Gun control partisans sometimes claim that rampage shootings are a uniquely American affliction, caused by our failure to imitate other countries’ gun policies. It’s true that other countries have fewer school shootings than we have. But uninformed anti-gun Americans overstate their case.
There have been massacres in Germany, Scotland, Canada, Brazil, the Soviet Union, China, Japan and South Korea. And the foreign countries do not rely exclusively on gun policy to prevent gun violence in their schools.
For example, rating by the Ministry of Justice is mandatory for all video games released in Brazil. As a result of that prospect of scrutiny and accountability, online game stores do not sell their most violent and harmful games in the Brazilian market.
The Brazilian government outlawed Mortal Kombat, Postal, Carmageddon, Requiem, Blood and other violent first-person shooter games in 1999 after a 24-year-old medical student killed several people at a cinema, re-enacting a bloody Duke Nukem video game scenario.
Sega gained a competitive advantage over Nintendo in the U.S. market by allowing a bloodier, more brutal version of the Mortal Kombat game. But Sega canceled release of that most inhumane version in Spain, where the government was unlikely to tolerate it.
South Korea and Australia banned the Mortal Kombat game altogether.
Germans passed the Children and Young Persons Protection Act in response to the Erfurt Massacre of 2002, in which an expelled 19-year-old student killed 16 at his high school.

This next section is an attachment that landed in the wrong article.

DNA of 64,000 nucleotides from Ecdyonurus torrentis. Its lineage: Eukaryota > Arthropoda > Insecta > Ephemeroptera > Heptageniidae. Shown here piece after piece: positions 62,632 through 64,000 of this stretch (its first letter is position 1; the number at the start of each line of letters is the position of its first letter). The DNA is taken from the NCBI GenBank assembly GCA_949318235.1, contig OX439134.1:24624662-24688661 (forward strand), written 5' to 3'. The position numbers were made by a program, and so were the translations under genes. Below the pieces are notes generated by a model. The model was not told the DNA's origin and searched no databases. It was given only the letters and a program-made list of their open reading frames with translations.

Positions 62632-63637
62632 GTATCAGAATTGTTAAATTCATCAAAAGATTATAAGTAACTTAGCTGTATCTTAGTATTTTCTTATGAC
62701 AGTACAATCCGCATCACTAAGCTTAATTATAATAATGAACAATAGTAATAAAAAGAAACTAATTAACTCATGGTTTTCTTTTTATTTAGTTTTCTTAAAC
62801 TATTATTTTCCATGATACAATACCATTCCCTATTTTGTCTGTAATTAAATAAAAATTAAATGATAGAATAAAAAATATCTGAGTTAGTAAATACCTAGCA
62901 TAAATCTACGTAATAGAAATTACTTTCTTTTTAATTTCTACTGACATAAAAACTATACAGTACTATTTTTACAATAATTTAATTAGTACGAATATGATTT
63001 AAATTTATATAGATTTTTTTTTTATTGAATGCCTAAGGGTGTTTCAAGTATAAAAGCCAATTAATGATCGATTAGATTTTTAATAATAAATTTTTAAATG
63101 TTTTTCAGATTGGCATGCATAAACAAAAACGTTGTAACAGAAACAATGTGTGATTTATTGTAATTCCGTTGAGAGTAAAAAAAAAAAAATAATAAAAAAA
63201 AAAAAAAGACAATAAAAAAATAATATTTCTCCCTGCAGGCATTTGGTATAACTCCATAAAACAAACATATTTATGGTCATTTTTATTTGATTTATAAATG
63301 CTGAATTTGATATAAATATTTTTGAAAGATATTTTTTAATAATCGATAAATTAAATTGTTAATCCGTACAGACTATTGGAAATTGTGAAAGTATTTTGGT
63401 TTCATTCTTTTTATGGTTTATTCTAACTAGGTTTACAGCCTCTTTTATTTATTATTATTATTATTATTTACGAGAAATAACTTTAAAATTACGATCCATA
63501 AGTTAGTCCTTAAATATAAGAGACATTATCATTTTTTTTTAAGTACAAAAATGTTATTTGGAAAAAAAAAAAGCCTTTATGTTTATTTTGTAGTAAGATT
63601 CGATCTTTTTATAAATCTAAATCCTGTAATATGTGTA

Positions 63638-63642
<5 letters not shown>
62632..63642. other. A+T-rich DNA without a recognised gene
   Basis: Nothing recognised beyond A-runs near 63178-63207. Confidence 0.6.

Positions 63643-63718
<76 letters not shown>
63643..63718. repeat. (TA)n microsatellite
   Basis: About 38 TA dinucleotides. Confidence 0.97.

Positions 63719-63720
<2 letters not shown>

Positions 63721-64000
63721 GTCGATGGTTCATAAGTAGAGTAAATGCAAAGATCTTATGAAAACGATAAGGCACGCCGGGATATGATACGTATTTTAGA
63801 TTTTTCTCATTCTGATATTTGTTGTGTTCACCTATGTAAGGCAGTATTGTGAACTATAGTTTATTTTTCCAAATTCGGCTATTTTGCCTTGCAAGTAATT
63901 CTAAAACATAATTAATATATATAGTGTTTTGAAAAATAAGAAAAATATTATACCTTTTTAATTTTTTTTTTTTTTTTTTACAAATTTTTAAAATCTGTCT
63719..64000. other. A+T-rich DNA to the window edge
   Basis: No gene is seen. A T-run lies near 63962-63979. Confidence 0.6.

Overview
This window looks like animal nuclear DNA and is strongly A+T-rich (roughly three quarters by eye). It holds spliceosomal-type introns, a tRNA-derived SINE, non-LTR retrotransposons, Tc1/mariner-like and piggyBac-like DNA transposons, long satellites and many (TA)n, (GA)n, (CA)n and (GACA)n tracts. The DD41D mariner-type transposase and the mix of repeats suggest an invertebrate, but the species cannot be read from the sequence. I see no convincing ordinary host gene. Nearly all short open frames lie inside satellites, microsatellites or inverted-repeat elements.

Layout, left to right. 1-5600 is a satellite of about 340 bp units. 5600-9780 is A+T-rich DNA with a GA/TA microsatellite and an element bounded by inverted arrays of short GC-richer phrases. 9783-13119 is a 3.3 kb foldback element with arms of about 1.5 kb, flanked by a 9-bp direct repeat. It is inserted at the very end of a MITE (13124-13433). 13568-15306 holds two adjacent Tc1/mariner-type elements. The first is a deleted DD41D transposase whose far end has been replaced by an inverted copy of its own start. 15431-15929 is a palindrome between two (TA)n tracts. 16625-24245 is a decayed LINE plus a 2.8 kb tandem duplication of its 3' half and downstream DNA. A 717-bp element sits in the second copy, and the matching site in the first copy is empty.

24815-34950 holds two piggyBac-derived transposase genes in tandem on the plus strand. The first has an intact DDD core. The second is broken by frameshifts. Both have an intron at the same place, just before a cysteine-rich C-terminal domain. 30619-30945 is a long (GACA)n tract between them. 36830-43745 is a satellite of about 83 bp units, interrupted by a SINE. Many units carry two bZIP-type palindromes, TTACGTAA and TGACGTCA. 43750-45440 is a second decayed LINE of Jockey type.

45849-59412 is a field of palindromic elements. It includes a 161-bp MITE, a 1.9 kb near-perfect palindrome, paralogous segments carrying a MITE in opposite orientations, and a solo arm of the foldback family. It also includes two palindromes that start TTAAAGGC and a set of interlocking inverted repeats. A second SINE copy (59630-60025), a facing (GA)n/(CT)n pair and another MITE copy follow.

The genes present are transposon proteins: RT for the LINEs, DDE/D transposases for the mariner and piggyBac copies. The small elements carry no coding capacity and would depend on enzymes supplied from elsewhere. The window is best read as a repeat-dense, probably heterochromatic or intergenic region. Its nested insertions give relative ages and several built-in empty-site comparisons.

It was already illegal to provide content on how to commit a crime, and to glorify or trivialize violence. But the new law created an age-based system for listing and restricting video games that are harmful to youth, whether due to violence or a dark and threatening atmosphere.
American game publishers and developers began to release edited versions of their games in the German market in order to avoid a restrictive rating that would depress sales. Microsoft opted not to release its third-person shooter Gears of War game in the German market, and did not initially submit to the rating system.
Gears of War was nevertheless imported into Germany by travelers. The government then revised its system to presume that unrated imported video games deserve the most severe restrictions. The first two iterations of Gears of War were added to the restricted “index” of media harmful to youth.
German prosecutors enforced the index, and youth welfare agencies brought violations to their attention. On the third phase, Microsoft finally relented and submitted to the German rating system.
Americans have attempted to counter the influence of toxic entertainment media here, too, but have been unable to overcome elite opposition in Congress, the courts and the mainstream media.
After the Columbine High School massacre, President Bill Clinton denounced “video games like Mortal Kombat, Killer Instinct and Doom, the very game played obsessively by the two young men who ended so many lives at [Columbine].”
“What does it do to children, who see thousands of acts of violence on television,” asked Attorney General John Ashcroft in 2001, “who are conditioned by video games to do things that are abhorrent to the human spirit?”
Manufacturers should “understand that there’s a certain responsibility in the development of video games,” he said.